Le Carre, John (2002) The Constant Gardiner London: Sceptre

This book is a murder mystery that ends up being related to corrupt drug companies testing their drugs on unsuspecting people in Africa. In the course of these tests, many people die. An award-winning movie has been made of this book, which Roger Ebert has called the movie of the year for 2005 (I have not seen it).

Other Cited Resources:

British Broadcasting Corporation Miracle Village

This photo journal is about the village of Fougadougou the problems with Onchoceriasis and how the village has changed with the arrival of a preventative drug.

Davis, Michael Biological Diversity and Indigenous Knowledge Research Paper 17 1997-98
This is about how patents on natural substances impact badly on indigenous peoples.

United Nations (1948) “Universal Declaration on Human Rights”

New Internationalist Issue on Big Pharma, Issue 32 in November 2003

TAKE ACTION!

  • Yuck, No Thanks in Big Pharma, New Internationalist, has some really ideas about taking action globally.
  • New Zealand is a very small slice of the Big Pharma market, and compared to other countries, we have easy access to the drugs we need. The government subsidises many high cost drugs and people on low incomes can get their prescriptions for reduced prices. However, there are some drugs that are still not sold in New Zealand due to the regulation industry, Pharmac, not allowing them to be sold or subsidised. Lobbying of Pharmac might give some people access to the drugs that can save their lives.
  • Advertising for drugs is currently legal in New Zealand. Now I have nothing against Jude Dobson, but I think that it is a real shame that Drug companies can advertise their products under the pretense of educating people. Maybe you can write a letter to the Health minister calling for the abolishment of advertising by drug companies.
  • Find some isolated areas where injustice is happening in relation to this area. Then talk to the media, find the drug that will help the people and lobby the company(ies) that supply it. If anything happens, it will not change the roots of the injustice, but it will change the lives of some people.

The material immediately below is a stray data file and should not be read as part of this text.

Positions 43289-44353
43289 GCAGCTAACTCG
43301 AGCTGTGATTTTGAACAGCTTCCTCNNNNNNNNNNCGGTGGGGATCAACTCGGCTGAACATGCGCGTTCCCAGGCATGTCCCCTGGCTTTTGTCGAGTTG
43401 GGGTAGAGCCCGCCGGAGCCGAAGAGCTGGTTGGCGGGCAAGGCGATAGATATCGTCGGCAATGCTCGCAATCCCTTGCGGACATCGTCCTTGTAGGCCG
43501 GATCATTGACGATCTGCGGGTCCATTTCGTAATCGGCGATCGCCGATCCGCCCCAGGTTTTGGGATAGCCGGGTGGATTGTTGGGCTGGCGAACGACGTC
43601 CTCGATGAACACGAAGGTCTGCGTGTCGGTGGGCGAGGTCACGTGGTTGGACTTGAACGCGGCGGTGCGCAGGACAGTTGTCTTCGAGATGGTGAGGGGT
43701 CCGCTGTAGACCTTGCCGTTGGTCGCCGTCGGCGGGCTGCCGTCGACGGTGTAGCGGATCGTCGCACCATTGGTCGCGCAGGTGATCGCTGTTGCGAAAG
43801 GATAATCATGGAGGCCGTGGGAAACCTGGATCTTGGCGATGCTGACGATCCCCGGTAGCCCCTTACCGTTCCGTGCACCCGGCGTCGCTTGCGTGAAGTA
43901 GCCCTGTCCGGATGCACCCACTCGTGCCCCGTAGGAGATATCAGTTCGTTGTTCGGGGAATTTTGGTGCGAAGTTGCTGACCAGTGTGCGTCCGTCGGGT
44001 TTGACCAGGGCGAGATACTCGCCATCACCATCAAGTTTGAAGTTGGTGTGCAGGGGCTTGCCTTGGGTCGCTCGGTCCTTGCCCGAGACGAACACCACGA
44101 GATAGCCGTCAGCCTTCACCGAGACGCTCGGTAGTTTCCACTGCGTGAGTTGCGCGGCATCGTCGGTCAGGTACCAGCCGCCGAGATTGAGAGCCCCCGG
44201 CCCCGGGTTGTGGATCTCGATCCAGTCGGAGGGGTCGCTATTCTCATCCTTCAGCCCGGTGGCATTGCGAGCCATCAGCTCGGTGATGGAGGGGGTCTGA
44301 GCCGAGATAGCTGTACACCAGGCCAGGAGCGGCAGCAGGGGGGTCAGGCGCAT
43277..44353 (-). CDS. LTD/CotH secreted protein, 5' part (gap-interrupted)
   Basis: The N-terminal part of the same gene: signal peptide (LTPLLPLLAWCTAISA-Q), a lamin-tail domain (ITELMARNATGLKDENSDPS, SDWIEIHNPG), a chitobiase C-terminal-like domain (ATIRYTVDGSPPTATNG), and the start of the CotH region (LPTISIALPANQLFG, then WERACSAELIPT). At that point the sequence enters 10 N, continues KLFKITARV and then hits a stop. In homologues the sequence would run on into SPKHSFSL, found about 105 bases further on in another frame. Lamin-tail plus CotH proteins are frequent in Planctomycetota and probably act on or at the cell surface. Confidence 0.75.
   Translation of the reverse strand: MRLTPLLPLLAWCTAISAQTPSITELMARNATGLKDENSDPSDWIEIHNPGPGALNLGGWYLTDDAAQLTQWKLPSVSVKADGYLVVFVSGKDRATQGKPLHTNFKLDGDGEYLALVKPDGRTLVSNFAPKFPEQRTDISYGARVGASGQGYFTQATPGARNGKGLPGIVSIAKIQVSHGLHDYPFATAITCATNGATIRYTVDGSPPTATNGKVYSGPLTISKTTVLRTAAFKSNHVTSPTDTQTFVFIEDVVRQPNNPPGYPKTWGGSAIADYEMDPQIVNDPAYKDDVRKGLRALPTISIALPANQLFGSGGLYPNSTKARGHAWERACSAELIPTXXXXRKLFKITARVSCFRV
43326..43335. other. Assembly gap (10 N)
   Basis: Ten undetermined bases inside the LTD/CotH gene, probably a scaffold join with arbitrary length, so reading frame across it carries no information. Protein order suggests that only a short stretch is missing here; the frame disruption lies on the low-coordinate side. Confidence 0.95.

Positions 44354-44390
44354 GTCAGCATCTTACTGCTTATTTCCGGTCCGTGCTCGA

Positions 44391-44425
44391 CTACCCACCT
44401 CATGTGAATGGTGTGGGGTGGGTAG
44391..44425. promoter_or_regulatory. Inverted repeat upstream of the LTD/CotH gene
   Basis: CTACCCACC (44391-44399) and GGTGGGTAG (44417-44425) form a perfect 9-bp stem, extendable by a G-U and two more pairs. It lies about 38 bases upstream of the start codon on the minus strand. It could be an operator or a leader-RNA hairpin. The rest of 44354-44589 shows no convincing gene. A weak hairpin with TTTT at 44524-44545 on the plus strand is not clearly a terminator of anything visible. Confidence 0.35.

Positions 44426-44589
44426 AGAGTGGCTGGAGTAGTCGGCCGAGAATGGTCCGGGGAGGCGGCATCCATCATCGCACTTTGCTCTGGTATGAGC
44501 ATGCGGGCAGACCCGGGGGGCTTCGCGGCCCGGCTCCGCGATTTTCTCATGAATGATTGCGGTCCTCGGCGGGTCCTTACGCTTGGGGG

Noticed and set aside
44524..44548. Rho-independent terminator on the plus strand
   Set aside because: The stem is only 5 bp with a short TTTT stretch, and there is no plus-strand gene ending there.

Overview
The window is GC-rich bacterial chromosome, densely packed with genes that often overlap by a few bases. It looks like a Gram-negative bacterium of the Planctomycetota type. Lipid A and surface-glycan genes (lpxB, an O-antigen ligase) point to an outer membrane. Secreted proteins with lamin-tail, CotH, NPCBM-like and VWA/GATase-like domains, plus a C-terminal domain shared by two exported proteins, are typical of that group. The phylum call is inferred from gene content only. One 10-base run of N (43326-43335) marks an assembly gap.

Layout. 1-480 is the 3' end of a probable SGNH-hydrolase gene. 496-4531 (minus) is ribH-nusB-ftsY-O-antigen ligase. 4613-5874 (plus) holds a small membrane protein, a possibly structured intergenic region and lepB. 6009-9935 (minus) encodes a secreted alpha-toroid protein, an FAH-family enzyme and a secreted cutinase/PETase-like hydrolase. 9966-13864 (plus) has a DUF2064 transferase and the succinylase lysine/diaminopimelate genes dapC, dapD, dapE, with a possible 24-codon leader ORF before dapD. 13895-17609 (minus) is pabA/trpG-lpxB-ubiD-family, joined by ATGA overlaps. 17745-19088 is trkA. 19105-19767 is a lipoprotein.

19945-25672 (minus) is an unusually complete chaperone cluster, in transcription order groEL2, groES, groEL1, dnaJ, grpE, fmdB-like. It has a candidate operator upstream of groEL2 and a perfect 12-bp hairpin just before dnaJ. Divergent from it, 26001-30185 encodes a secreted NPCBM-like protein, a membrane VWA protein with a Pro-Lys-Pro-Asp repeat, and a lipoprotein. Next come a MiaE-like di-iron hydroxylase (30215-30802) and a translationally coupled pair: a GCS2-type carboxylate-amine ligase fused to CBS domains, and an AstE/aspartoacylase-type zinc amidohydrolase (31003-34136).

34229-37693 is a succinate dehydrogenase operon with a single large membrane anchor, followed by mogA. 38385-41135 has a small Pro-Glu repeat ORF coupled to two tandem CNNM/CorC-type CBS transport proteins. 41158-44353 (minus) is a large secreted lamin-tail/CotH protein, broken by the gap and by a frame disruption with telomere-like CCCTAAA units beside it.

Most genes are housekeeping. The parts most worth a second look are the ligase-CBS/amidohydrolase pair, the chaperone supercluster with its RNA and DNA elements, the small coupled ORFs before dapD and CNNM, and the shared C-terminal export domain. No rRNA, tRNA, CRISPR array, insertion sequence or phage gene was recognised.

Letter to the President - Review

Tuesday, August 29th, 2006

A hiphop perspective

By Lena Stahlschmidt

letter_photo

This film takes a look into the world of politics through a hip-hop lens. It follows the American hip-hop movement from the 80’s to present. Through the voices of the hip-hop community issues such as the war on drugs, Regan presidency, crack epidemic, racial profiling, patriot act, censorship, police brutality, poverty, the industrial prison complex and many other political issues were discussed in relation to their impact on hip-hop.

The underlying inter-connecting issue throughout the film is racism and stereotypes. As it follows American politics it looks at the way hip-hop has been used for those marginalized and oppressed by the racist politic system to have their voices and stories heard and make a difference. It also looks into the current control that corporations and companies have over hip-hop music and how that has contributed to (mainstream) hip-hop loosing its political voice. It explores how companies have used hip-hop culture, which originated as a resistance to inequalities, to advertise as a way to make money that in turn maintains inequalities.

The film presented many issues that I have previously read, studied and heard about however, looking at it through a hip-hop perspective gave me new insight and a broader perspective on many of the issues.

Movies with a message

Monday, July 31st, 2006

Eva Lawrence, Just Focus Coordinator
people in cinema
People say that a picture is worth a thousand words. Well, a movie must be worth a million then.

Films provide a way for us to get a view into someone else’s world — be it real or imagined. They can be creative, entertaining, tragic, action packed and informative.

Over the last few years there seem to have been a heap of brilliant documentaries as well as based on true life and fictional films that bring up some aspects of important issues like human rights corporations, war, fast food and all that jazz.

While we’re feeding our faces with popcorn, we can feed our minds with new ideas.
bowl of popcorn
TOP 5s
So I know what films I like, but I wanted to get an idea of what movies other young people love. So I put on my best investigative outfit and scoured the net and started a couple of threads on forums and got you possibly the best 5 docos and 5 films with a bit of social conscience.

Documentaries